Recently, I've found myself switching to separating out Vue templates into separate HTML files, and bundling them using Webpack's html-loader.

 
#73・

In Defense of JavaScript's Date Class

Oddly enough, the < and > comparison operators work with JavaScript dates. And subtracting two dates returns the difference between the two dates in milliseconds. So comparing dates in JavaScript is actually very easy.

 
#72・

Building a Webhook to Label GitHub Issues

This week we've started adding features to our new project: the Mongoose Pro subscription. The first step is how we handle prioritizing sponsor issues. In order to identify which issues are from sponsors, we're adding a "Priority" label.

 
#71・

Vanilla JavaScript Component Libs Versus Vue Component Libs

Like most developers in my shoes, the first thing I did was type "vue toggle" into Google and pick the first npm package that showed up. vue-js-toggle-button. Looks promising, nice README, live examples look neat. Let's try it.

 
#70・

What Mongoose 6 Means for JavaScript

When Mongoose 5 was released in early 2018, async await had just been added to the JavaScript language spec. Node.js did not support async await yet. Mongoose had to rely on co and generators for testing, and Mongoose's docs still relied on callbacks and prom…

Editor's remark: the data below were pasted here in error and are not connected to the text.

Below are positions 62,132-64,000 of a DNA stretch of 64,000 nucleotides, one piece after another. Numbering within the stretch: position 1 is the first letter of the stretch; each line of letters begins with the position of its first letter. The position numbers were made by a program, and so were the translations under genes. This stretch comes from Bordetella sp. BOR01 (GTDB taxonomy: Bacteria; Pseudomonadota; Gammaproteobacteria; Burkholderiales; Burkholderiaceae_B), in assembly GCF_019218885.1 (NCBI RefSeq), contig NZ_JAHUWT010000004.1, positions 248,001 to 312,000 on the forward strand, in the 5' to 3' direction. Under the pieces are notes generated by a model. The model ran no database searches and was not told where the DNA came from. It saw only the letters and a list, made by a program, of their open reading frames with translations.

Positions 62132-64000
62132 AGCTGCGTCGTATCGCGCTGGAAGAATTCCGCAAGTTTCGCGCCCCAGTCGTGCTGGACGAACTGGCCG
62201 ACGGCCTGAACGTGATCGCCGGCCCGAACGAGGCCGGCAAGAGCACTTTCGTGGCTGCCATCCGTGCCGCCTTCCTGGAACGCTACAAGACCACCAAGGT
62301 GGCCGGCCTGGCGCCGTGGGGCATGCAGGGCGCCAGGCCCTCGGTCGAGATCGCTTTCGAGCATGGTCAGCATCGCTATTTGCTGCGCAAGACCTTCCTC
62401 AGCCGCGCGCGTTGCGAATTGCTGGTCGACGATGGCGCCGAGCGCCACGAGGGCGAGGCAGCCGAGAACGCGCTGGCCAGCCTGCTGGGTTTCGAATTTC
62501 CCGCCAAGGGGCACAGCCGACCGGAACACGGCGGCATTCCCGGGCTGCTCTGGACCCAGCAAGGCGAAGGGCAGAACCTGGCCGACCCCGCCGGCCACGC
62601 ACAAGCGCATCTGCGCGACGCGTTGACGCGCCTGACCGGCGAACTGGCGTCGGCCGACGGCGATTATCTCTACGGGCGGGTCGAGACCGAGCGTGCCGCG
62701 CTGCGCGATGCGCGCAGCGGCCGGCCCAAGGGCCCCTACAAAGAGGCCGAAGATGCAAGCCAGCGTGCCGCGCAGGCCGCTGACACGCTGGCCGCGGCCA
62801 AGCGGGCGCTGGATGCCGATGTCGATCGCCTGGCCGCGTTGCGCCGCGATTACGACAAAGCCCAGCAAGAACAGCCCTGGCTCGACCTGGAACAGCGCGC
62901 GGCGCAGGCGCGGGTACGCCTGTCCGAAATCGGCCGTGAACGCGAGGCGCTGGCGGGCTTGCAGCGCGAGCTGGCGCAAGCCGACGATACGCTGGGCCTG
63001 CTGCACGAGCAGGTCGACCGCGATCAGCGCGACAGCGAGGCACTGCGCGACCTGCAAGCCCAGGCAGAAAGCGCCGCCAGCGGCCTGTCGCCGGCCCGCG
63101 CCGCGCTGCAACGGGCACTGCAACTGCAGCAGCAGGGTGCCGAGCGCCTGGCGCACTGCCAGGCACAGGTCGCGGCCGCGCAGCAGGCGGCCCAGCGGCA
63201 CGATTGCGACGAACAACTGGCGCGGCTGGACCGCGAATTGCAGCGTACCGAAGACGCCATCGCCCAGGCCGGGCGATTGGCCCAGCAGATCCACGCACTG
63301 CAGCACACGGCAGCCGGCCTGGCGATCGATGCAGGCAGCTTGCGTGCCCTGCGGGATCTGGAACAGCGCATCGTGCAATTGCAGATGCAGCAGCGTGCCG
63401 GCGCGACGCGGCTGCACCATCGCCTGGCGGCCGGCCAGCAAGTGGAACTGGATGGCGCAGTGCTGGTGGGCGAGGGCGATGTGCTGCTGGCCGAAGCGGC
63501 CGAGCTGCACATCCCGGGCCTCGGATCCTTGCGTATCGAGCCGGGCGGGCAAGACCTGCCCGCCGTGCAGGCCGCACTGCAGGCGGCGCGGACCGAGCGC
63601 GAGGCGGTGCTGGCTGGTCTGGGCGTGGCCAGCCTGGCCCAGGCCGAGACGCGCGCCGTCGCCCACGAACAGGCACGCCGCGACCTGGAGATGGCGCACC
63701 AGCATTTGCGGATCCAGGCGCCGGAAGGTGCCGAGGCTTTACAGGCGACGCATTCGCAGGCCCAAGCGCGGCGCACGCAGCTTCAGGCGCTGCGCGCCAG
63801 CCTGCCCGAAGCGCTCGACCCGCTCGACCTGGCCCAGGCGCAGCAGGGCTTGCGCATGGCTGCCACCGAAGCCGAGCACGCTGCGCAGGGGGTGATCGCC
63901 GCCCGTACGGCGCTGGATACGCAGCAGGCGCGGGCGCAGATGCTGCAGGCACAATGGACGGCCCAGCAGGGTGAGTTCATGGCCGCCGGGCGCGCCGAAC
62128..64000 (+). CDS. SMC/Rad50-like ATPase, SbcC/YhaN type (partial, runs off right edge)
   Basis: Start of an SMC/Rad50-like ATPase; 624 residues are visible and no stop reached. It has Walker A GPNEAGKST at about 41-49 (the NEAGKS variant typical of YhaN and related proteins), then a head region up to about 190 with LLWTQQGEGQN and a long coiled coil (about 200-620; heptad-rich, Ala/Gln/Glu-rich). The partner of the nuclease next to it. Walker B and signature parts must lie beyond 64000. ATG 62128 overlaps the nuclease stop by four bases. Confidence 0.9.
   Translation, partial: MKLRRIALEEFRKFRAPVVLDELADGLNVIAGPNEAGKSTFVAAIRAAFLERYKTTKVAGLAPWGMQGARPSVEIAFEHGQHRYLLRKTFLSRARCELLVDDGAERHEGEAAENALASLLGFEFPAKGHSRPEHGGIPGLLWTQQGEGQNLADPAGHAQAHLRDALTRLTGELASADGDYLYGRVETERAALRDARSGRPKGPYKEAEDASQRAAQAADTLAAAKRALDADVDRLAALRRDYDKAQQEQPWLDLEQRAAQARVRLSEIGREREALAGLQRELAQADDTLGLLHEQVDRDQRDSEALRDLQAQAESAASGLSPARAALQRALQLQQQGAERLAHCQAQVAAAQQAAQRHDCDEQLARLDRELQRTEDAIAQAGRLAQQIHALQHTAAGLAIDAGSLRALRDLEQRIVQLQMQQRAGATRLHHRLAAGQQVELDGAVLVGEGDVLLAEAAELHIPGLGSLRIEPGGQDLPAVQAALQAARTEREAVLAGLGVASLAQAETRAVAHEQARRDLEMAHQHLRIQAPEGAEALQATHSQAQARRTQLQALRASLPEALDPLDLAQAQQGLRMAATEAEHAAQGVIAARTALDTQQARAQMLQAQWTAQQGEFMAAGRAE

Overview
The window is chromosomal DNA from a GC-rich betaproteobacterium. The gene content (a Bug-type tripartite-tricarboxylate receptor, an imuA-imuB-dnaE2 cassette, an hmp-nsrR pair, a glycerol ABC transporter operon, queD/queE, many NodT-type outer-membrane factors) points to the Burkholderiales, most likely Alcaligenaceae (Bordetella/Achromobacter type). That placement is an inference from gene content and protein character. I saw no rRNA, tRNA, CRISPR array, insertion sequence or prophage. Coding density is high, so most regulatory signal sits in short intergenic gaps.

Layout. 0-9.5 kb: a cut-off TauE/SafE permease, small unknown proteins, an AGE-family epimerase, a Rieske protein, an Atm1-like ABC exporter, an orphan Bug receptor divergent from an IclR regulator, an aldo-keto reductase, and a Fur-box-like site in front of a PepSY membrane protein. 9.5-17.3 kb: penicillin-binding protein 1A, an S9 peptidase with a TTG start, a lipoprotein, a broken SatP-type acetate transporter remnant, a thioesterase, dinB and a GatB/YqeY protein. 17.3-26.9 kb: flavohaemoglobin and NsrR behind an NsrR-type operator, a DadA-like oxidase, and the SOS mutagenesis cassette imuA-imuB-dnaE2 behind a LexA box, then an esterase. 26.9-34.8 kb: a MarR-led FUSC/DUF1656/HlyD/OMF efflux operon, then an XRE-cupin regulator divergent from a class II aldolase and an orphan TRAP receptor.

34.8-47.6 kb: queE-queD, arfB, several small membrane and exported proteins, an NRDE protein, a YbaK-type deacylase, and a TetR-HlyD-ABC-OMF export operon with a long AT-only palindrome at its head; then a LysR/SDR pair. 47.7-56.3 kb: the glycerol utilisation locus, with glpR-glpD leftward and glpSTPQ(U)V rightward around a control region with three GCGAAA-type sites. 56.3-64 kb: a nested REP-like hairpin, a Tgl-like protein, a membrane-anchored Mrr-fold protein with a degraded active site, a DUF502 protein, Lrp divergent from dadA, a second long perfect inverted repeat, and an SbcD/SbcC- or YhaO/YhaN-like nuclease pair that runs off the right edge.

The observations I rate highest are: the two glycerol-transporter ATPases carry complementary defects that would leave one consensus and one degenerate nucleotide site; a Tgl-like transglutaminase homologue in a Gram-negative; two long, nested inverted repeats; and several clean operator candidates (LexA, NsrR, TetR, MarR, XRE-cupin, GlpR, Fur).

#69・

On Summer Vacation and Software Release Cycles

I wish somebody told me this before I started shipping products. I would always tell myself I'd take some time off once my project shipped, but then I'd always get sucked into follow-up work.Remember: releasing a project is the starting line, not the finish l…

 
#68・

Web Real Estate is the New Real Estate

Blogs monetized via ads/affiliate links sell for approximately 2.5x annual profits. This isn't great news if you're looking to build and sell blogs. But this is great news if you're looking to buy income.To put it into perspective, with cap rates in San Franc…

 
#67・

Rethinking State Management Libraries

When looking for a solution, we prefer to spend our time making sure we understand the problem rather than trying a bunch of different tools. If you look at the problem the right way, the solution is often obvious.In the case of state management, there are 3 …

 
#66・

Why We Love Azure Functions for Node.js

We're now offering the opportunity to sponsor one of our weekly newsletters! Learn more on our new GitHub Sponsors page.

 
#65・

Take the Direct Path

We often get questions about how to get started building a web app, and most of the time the questions have nothing to do with actually getting started building a web app. People who come from a business background tend to ask about how to hire and/or manage …

 
#64・

Introducing the Mastering JS Job Board

Mastering JS is rapidly becoming an indispensable part of my workflow. I can't even begin to list the number of times we had to refer back to our tutorials when building out our job board (Yes, we're using Vue and Mongoose). Now we're going to try our hand at…